With that done, we checked on the CCC Museum Garden and found it to be in good shape, so we moved on to clean out the weeds in the Heritage Center Garden and the Native Plant Garden. The most abundant grass in the Native Plant Garden is Broomsedge. It functions there primarily as a free substitute for wood mulch, which must be purchased every year. Depending on your point of view, it can be either attractive or unkempt, but it does help to soak up the rain and to retain moisture during dry spells. The downside is that Broomsedge self-sows freely, so we have to keep weeding it out to keep it from completely overrunning the bed.
I started the weekly landscaping maintenance at the District Office, where there were just a few weeds in the mulch, and a few Liriope were once again appearing. Dispatching those, I trimmed the now leafless Swamp Milkweed stems and seed-heavy Cardinal-flower; no point in having to weed out a thousand Cardinal-flower seedlings next year.
Next stop was the CCC Field where Bert and Eric met me. The landscaped area there was dotted with a variety of mushrooms, including beautiful specimens of Purple-spored Puffballs. Several late-flowering wildflowers were blooming; an aster, a goldenrod, the narrow-leaf sunflower, a black-eyed Susan, and the Small White Morning Glory shown here. We did a little weeding, particularly taking out a small plant called Mulberryweed, which is an exotic escape from nurseries. I found in one of the mulched beds an emerging grape-fern, which is a deep woods native plant, and I flagged it so we wouldn't pull it out by mistake.
After spending half an hour on some weeds at the Aquatic Center, Eric and I took a walk up the Forest Exploration Trail. Not far from the footbridge there were scattered patches of Perilla Mint along the trail. Perilla Mint is another invasive weed which degrades the park's ecosystem. Unlike stiltgrass, which is so ubiquitous now that control is virtually impossible, Perilla Mint is not yet common in the park, so we still have the opportunity to contain it. It took the two of us about two hours to pull up all the Perilla Mint along that section of the trail.
A couple of days ago I pulled up three fading Alternate-leaved Seedbox plants that had shown up in my vegetable garden. They had been allowed to grow there because they weren't interfering with any of my mostly unsuccessful garden vegetables and I'm a wildflower lover. I was debating where to compost them when it occurred to me that they might very well work at the Aquatic Center, where I'm always trying to come up with suitable new plants to put in. The Seedbox outside my garden fencing was closely trimmed all summer by my deer visitors, but nevertheless it persisted, so why not give them a try at the Aquatic Center? I cut the stems back to about an inch above the crowns, planted the roots (by now a bit dry), and scattered the seed-bearing tops on top of them. They are in the right-hand bed in the rear section away from the driveway.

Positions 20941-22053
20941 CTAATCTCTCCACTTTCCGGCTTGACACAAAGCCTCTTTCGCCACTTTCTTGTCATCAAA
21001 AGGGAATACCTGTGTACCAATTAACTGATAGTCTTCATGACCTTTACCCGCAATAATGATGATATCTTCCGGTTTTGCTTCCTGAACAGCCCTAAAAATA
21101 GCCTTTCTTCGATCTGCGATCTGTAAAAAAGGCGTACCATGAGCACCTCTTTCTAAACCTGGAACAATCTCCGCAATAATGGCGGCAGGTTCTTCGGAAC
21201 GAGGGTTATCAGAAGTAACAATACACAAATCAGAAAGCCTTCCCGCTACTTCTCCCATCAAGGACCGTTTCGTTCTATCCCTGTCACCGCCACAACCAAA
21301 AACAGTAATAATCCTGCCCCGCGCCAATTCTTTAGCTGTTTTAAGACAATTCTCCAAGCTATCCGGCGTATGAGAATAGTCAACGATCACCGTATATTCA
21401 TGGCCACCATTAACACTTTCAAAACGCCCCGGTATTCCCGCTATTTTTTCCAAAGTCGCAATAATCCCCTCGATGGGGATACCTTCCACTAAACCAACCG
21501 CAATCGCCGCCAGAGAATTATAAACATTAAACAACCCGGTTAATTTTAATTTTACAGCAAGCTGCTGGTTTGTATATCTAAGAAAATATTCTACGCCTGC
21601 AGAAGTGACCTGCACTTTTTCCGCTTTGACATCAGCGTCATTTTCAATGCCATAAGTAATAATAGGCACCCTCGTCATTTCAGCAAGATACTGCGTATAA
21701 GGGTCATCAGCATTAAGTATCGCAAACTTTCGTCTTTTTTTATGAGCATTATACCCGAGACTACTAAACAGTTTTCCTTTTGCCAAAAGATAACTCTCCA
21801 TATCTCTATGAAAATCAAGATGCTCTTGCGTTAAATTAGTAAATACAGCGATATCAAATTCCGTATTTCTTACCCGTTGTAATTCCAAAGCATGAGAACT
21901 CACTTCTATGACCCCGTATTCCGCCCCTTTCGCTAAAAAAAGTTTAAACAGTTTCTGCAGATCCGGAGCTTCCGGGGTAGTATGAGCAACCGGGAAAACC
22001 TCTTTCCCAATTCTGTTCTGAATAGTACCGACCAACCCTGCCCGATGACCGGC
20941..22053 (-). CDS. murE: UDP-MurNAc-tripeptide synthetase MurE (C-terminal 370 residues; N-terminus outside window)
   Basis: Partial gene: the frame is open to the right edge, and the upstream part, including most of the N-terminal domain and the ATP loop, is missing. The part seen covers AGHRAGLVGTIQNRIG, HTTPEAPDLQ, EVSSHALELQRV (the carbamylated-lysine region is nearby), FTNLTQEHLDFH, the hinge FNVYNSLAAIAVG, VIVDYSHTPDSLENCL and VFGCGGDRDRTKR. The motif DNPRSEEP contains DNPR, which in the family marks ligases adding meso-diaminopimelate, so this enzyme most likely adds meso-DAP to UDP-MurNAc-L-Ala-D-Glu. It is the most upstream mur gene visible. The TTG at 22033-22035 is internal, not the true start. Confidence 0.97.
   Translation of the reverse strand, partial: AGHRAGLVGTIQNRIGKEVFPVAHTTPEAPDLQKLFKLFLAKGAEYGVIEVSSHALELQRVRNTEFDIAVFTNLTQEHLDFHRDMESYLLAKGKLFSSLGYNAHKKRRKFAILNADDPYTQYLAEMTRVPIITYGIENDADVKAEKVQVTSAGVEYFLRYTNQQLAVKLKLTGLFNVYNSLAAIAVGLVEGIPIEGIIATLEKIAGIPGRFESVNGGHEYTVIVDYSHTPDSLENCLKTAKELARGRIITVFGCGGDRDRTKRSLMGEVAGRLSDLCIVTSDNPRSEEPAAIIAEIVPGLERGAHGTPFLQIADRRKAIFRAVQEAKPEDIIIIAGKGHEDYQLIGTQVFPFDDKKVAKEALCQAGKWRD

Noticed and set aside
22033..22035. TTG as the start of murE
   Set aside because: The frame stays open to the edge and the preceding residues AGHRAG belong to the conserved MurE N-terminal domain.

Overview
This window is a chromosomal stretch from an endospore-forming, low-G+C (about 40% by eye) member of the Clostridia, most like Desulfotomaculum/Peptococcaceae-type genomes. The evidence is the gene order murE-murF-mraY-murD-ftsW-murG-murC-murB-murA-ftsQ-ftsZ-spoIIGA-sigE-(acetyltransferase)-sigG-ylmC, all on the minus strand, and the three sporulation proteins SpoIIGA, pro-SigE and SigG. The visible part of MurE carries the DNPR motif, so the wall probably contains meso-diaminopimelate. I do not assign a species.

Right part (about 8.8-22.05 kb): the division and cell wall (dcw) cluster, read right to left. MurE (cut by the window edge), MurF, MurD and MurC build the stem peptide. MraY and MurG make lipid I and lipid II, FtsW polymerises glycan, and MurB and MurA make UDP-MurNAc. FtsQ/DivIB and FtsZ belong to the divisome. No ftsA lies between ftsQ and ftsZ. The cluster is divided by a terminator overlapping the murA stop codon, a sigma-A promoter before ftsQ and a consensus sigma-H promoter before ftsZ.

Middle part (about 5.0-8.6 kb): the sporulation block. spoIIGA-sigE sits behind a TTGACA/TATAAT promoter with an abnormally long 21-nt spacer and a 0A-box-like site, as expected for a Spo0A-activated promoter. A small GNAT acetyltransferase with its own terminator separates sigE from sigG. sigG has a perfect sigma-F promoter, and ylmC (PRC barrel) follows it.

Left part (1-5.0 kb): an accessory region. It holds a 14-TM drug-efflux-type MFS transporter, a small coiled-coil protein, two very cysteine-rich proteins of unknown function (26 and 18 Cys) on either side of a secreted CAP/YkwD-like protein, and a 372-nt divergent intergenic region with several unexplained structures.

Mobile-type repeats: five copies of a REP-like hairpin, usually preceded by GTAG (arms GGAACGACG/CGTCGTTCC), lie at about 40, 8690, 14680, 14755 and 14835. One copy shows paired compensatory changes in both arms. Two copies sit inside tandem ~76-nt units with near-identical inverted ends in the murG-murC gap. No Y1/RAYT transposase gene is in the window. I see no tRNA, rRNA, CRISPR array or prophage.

In addition to the Seedbox, I transplanted from my vegetable garden an attractive fall grass rosette, not yet identified, and another Common Rush accompanied by another rosette of that same grass. These will help a bit to fill the excessive bare space in these gardens.
Last year at some point we installed a recycled-brick edging around the landscape bed at the CCC Museum. Its primary purpose is to define what is “bed” and what is “lawn”, enabling us to better manage the weeds in the bed. Encouraged by how well that has turned out, I felt that the same technique could be used around the uphill side of the Rain Garden (the downhill side is already defined by the water control berm). Today we installed this edging, shown below, using bricks reclaimed from brickwork of outdated and demolished park structures.
Our only other garden maintenance of note today was to move a fence-wire tree protector from the CCC Field where it was no longer needed, to the Native Plant Garden where the deer have been eating the new shoots off of an elderberry bush. After completing these two tasks, Eric and I rewarded ourselves with a hike around Beaver Lake to inspect vernal pools and take photographs. The Parasol Mushroom was an irresistible photo opportunity.
The front of the CCC Field was a busy place this morning, with high school runners finishing up their morning workouts. If they had needed water, they could have used the drinking fountain; it’s working again, thanks to Park Manager Josh. We finally finished lining the brick walk with a strip of mulch. With that and a little weeding, we can safely say that it is truly ready for the public to enjoy. To top it off, the sunflowers in the planting box have attracted several dazzling butterflies.
Our second and most important task this morning was to perform end-of-summer cleaning in the Rain Garden. To assure proper rain garden functioning, spent vegetation needs to be removed. Over time, if plant debris is allowed to build up in the garden, it will lose its capacity to hold and infiltrate run-off. In our case, most of the spent vegetation was bee balm, and that was removed down to the soil level. In addition, the decline of summer growth was revealing weeds that needed to be removed. The bee balm and the weeds are all good candidates for composting.
Next on the agenda was a check of the CCC Museum and the Butterfly Garden, both of which presently require little maintenance. Eric wants to follow up on getting rid of the bugs on the Butterflyweed. Finally, Eric and I cruised over to the Powhatan Activity Center to water and weed the new plantings there. We found the new transplants holding up well, and the so-recently subdued weeds beginning to return.
Our next trick will be to locate the important “see me” plants in the Native Plant Garden, and remove the plants that are distractions. We will have lots of grasses and sedges to chip out of that rock-hard clay soil. A rain dance would be appropriate now.
(Photo of Bee Balm at the Rain Garden)
Thoughts on the park, its residents and how to preserve its natural beauty.